Friday, June 8, 2012

Now You Can Call Them By Name

If you have a box of unmarked or castoff pencils laying around somewhere, I'd bet you have at least one of these in there:

These are found in a wide variety of colors and several varieties, all of which have a couple things in common:  that middle joint that is lower on the barrel, the streamlined top and the clip.   When I first started collecting pencils, I'd put together a pretty nice mini-collection of about a dozen colors of these, but as I became more focused on studying the different manufacturers I let most of mine go, since none of these are marked and I had no leads to go on.

Then in an online auction I found something that explained a lot more about these pencils.  When the item arrived, the box it came in was pretty unremarkable:

But inside were a dozen of these pencils in several colors:

Folded neatly under the tray of pencils was a fold-up store display card, which had never been used:

The Joseph Lipic Pen Company, from St. Louis, Missouri, appears at page 176 of The Catalogue, in the "Just a couple more" section that I added shortly before the book went to press.  

While the company turned out at least one brand name, "Radium Point," and a few advertising pencils along the lines of the early Ritepoints with a name imprint on the cap, I've always thought Lipic was a pretty obscure manufacturer.  Now that I've learned the company made these pencils, which are such a prevalent sight today, I no longer think of Lipic as obscure, but as unassuming!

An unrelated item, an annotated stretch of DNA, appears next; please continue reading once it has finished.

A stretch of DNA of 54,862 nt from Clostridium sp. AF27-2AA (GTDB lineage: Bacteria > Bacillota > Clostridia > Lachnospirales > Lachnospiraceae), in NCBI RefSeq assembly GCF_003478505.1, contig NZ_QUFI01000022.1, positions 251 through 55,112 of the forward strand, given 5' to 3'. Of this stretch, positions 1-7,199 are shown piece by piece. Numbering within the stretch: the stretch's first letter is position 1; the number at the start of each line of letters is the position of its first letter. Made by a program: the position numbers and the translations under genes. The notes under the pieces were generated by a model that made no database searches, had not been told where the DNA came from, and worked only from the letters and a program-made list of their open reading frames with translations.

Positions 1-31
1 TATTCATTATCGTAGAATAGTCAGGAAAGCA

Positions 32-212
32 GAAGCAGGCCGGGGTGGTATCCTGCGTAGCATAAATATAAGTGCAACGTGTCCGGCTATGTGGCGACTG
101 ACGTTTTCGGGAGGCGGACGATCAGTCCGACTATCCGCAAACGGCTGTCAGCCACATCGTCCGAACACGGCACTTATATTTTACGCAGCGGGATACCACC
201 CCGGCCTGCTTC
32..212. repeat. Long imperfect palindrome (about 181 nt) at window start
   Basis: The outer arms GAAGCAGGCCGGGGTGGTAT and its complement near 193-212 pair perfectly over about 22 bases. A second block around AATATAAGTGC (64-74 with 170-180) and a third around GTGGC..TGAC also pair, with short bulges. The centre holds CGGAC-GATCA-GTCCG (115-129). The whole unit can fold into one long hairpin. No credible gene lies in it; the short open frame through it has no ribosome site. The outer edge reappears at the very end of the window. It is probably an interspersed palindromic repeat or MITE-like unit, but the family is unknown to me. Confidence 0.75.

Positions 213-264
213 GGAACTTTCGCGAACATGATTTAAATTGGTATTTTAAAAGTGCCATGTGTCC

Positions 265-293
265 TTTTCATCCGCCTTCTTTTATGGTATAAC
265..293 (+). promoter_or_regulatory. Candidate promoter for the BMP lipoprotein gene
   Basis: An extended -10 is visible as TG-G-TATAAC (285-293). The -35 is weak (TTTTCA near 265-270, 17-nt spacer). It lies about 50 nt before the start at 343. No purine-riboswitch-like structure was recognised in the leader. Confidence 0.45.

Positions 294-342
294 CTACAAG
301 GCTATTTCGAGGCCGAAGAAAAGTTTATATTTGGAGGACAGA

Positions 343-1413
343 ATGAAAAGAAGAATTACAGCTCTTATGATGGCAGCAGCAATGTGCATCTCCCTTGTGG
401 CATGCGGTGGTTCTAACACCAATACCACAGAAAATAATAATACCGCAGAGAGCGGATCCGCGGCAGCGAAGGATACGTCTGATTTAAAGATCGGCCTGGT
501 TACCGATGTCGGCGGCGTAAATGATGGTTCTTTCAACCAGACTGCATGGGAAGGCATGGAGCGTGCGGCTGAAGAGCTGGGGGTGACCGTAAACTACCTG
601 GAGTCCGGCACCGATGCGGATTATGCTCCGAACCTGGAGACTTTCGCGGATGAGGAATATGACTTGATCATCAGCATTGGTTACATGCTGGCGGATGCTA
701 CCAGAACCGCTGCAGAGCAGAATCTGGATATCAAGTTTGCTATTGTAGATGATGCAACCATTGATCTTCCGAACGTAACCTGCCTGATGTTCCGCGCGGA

Here's shots of the warranty cards:

and the back:


Michael Little said...

I accidentally found out some more Lipic related info today. I was surfing "The Bay" and found a Readyriter pencil that had an interesting imprint on it, which included Sample L-334
I would have thought that to be something I would find on a Lipic pencil.
I did some research and found a web page of someone who had done a lot of work on Presidential writing instruments.
A statement there caught my eye:

"Note: It appears that the Joseph Lipic Pen Company of St. Louis, Missouri was, at least in the early ‘80s, the manufacturer of Ready Riter pens. The Lipic company has been around for some time and was an early producer of promotional pens, selling imprinted dip pens (non presidential) as early as 1914."

Well, that explains why the Readyriter sample number looked so much like the Lipic sample number.

Readyriter is a sub-brand of Lipic.

Michael Little

Anonymous said...

Lipic Pen Company did produce a line of pens and advertising speciality items under the name of ReadyRiter. In the 70's onward that's how you'll see most of their work. Lipic during this period was only used for special runs such as Presidential Pens, or those made for the family (I'm a relative). In the earlier days LIPIC was used on the clip or imprinted on the knife, etc.

Also, LIPIC PEN should not be confused with RITEPOINT as they were two totally separate companies and shared no ownership. Lipic was operated by Joseph Lipic Jr, Emile Lipic and Leonard Lipic. Ritepoint was founded in 1933 by their brother Sylvester who left the company and started on his own. Ritepoint is best known for their advertising speciality pens and clear lighters.